Another myth being commercialized is that psychedelic drugs will make you a peaceful, righteous human. The notion that the world’s problems would be solved if more people took entheogens is a hallucination in and of itself. However, there are countless examples of psychedelics that prove time and again that psychedelics, in and of themselves, are not used to facilitate “peace” — with some experts calling the trend a “false promise.”
For instance, researchers believe Vikings could have used psychedelics for “unearthly abilities” before going to war. Former heavyweight champion Mike Tyson credited toad venom, or DMT, for inspiring a return to fighting at the age of 54. Scientific literature is filled with examples of hallucinogenic experiences that are not innately “peaceful.” In my research experience, when a psychedelic therapy session confronts trauma or ego death, it isn’t always a tranquil experience. There are also oppressive, racist groups that seem to be linked to overuse of psychedelics.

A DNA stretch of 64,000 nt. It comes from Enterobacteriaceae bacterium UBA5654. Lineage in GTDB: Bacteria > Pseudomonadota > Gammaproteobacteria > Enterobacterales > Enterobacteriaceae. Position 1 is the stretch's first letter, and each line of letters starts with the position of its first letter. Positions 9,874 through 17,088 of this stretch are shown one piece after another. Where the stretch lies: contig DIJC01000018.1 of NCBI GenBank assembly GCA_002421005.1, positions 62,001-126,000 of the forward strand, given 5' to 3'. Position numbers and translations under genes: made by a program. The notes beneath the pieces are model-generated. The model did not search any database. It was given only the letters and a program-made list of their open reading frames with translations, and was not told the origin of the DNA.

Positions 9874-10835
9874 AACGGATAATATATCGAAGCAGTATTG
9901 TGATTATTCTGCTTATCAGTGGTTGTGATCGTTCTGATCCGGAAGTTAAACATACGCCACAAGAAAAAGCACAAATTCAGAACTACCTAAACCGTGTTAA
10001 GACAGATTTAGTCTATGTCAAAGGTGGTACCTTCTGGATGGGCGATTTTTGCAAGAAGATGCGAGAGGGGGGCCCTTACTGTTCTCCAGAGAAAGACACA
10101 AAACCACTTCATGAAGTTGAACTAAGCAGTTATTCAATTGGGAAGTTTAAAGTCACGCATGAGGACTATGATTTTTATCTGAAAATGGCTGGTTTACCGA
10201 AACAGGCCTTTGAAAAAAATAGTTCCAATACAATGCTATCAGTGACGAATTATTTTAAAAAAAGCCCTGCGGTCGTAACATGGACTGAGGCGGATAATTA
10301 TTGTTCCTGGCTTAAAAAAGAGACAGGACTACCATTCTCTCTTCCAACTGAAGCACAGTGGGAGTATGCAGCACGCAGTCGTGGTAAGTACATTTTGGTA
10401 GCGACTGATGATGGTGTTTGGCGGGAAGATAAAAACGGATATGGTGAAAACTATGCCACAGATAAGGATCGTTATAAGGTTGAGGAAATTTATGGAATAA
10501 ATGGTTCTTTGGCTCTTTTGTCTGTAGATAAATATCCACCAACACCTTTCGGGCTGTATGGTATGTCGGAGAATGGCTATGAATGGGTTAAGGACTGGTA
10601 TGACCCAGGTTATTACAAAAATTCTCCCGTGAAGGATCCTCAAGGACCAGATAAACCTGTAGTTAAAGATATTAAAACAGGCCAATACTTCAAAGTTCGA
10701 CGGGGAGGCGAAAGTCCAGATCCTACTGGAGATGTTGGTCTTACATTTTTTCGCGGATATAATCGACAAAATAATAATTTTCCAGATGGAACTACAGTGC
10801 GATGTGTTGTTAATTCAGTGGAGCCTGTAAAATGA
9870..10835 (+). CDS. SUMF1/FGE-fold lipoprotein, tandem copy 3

The use of these substances does not suddenly turn people into peaceniks. Taking psychedelics will not inherently make someone better at things they do not already know how to do well. Mostly, they will just get better at taking psychedelics. Practice is the path to mastery.
We live in an exhilarating time for psychedelics. Society has begun searching for drugs that act outside the common psychedelic serotonin receptors, the targets of LSD and mushrooms. Almost anyone can join the search, provided we are careful about navigating the gap between speculation and science. In short, there’s a lot of promise, so let’s avoid the traps and do things responsibly.